Almost half of all medicines globally are used irrationally. This, say medicines experts at the World Health Organization (WHO), can have severe consequences: adverse drug reactions, drug resistance, protracted illness and even death. In addition, the financial cost incurred by individuals and governments due to irrational use is unnecessary and often extremely high, particularly in developing countries where patients often pay for medicines out of pocket.
At a global meeting opening in Thailand on 30 March, WHO and partners (comprising donor governments, foundations and non-governmental organizations) will spend four days looking at ways to improve use of medicines in developing countries.
"Most people see a lack of access to medicines as the main problem," says Hans Hogerzeil, Director ad interim of Essential Drugs and Medicines Policy at WHO. "Unfortunately, the irrational use of available medicines is also a major threat to health and leads to considerable waste."
Irrational use of medicines includes: over-treatment of a mild illness; inadequate treatment of a serious illness; misuse of anti-infective drugs; over-use of injections; self-medication of prescription drugs; premature interruption of treatment. Several country figures show that such practices are frequent, and not exclusively in developing countries.
According to figures gathered by surveys presented to WHO, in 2000, about 60% of antibiotics in Nigeria were prescribed unnecessarily. In Nepal, over 50% of antibiotics prescribed in 1996 were not needed and 40% of medicines expenditure in the same year was wasted due to inappropriate prescriptions. Globally, the figure for unwarranted antibiotics prescriptions stands at roughly 50%.
Overuse of most medicines contributes to drug resistance. For example, overuse of chloroquine, the traditional remedy for malaria, has led to resistance which has been recorded in over 80 countries. Resistance to penicillin, used to treat gonorrhoea, is present in as many as 98% of patients in certain regions.
Irrational use of drugs due to inappropriate prescription can also lead to adverse drug events which cause illness or death. In the United Sates, adverse drug events represent one of the six leading causes of death.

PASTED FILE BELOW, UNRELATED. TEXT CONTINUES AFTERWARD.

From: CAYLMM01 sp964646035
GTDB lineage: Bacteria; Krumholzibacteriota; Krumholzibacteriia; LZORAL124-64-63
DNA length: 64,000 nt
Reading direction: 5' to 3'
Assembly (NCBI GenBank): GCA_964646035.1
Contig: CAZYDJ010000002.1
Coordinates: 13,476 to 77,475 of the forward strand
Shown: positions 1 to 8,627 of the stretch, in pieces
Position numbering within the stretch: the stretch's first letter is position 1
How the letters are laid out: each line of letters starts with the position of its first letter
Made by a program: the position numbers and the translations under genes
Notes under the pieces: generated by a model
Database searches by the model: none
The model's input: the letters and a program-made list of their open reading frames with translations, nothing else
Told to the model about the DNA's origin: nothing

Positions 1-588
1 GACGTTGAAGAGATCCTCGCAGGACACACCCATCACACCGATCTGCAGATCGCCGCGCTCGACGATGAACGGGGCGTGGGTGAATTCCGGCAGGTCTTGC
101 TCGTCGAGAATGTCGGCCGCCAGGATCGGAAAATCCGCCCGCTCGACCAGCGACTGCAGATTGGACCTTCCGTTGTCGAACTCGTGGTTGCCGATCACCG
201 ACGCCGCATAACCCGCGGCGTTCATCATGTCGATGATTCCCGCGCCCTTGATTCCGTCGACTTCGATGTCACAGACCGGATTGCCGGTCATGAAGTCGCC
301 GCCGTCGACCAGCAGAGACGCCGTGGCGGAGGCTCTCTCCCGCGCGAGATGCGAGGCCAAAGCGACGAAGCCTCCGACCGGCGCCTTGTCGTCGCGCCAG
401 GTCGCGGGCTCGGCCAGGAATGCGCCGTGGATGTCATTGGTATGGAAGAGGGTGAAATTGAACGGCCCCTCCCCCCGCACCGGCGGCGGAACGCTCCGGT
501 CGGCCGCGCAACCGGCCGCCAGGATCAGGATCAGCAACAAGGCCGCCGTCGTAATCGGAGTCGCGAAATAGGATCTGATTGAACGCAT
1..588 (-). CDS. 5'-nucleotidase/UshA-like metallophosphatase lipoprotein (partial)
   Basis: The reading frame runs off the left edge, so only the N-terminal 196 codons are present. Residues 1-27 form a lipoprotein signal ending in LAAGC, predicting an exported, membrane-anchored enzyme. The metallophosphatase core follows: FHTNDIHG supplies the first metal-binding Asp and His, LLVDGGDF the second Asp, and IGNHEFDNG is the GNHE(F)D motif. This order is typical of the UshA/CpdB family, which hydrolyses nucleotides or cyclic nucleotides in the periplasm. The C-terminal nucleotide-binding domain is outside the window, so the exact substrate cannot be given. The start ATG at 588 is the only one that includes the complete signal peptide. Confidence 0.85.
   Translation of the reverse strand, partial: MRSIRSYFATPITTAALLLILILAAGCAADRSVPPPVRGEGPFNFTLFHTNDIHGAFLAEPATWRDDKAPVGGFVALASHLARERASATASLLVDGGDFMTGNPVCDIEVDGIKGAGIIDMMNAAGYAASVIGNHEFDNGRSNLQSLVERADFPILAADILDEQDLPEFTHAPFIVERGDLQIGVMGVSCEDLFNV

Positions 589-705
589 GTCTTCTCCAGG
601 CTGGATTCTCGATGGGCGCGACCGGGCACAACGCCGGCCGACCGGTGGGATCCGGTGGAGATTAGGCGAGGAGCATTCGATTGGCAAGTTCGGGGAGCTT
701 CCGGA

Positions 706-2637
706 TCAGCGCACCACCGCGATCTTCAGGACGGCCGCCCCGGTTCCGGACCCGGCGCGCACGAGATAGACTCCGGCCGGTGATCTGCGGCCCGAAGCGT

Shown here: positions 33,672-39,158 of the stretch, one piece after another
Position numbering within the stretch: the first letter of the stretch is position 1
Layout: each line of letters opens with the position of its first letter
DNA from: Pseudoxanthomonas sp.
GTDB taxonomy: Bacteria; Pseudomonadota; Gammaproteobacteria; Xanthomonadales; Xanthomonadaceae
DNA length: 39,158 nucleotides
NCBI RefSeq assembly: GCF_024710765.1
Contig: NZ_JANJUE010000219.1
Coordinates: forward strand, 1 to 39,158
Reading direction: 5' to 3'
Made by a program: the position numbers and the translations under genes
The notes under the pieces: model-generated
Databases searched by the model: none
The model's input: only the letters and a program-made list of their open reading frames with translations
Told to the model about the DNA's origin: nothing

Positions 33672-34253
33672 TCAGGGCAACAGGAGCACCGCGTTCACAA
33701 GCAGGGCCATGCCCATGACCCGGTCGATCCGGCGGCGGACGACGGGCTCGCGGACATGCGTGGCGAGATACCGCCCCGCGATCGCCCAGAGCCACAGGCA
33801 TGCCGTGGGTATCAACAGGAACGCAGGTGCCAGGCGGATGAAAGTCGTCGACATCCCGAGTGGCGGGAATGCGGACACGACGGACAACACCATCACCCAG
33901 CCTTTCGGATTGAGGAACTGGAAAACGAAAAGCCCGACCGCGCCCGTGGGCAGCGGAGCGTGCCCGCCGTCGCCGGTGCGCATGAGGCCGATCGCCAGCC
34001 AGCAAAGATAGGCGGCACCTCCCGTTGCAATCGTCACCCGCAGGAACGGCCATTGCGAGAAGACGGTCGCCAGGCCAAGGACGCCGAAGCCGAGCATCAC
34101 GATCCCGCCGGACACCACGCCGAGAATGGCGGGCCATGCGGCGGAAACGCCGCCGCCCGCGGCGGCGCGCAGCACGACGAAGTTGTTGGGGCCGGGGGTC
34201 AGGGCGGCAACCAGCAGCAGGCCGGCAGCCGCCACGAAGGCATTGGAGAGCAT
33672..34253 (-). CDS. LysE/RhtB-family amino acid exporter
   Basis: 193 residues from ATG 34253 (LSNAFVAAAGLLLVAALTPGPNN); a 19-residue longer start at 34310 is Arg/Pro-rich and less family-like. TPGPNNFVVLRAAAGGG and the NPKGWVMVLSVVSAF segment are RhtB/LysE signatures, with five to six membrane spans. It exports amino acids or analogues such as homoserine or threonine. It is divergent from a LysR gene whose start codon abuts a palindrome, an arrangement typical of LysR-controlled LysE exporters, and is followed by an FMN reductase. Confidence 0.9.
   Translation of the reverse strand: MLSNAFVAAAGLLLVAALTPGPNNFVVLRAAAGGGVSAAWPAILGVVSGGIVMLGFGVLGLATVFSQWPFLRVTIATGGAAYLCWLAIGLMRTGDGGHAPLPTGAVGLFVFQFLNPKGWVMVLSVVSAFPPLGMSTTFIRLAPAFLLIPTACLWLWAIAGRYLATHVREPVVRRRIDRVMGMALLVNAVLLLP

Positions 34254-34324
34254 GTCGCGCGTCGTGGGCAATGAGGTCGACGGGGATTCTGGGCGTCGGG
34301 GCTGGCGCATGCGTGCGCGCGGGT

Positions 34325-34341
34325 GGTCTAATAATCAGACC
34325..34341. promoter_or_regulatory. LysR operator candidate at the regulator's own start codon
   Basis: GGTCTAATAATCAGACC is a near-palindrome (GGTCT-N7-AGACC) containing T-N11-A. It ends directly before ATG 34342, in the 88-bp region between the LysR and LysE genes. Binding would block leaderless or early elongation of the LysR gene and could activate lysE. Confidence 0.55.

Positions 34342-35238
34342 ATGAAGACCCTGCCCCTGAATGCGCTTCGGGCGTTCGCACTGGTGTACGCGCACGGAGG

The bottom line to increasing rational use of medicines is the improvement of health systems, which can only be achieved through multilateral partnerships concretely promoting development. WHO and other agencies have worked to promote rational use of medicines through advocacy and education programmes for health providers, prescribers and consumers. Further steps to be promoted in the future are: advice to policy makers on market and price controls and limiting the medicines options for a country to those that are strictly necessary for the public health priority concerns.
“Misuse of antibiotics, overuse of injections, and under-use of life-extending drugs for illnesses such as HIV/AIDS, heart disease, and other chronic illnesses together constitute a global epidemic of irrational use of medicines,” explains Jonathan Quick, incoming president and CEO of Management Sciences for Health. "This epidemic results in untold needless suffering and costs millions of lives each year.”
Currently, about 20 000 medicines are sold on the global market. WHO's List of Essential Medicines, which includes examples of medicines addressing all the major diseases of public health importance, contains 316 products. The wide range of very similar medicines that exist for the same condition can lead to irrational use and all the negative consequences this brings with it.
The International Conference on Improving Use of Medicines is the second of its kind and will take place in Chiang Mai, Thailand, from 30 March to 2 April. The Conference is sponsored by WHO, the Thai Network for Rational Use of Drugs (ThaiNRUD), Management Sciences for Health, the Centre for International Health, Boston University School of Public Health; Harvard Medical School and the International Network for the Rational Use of Drugs.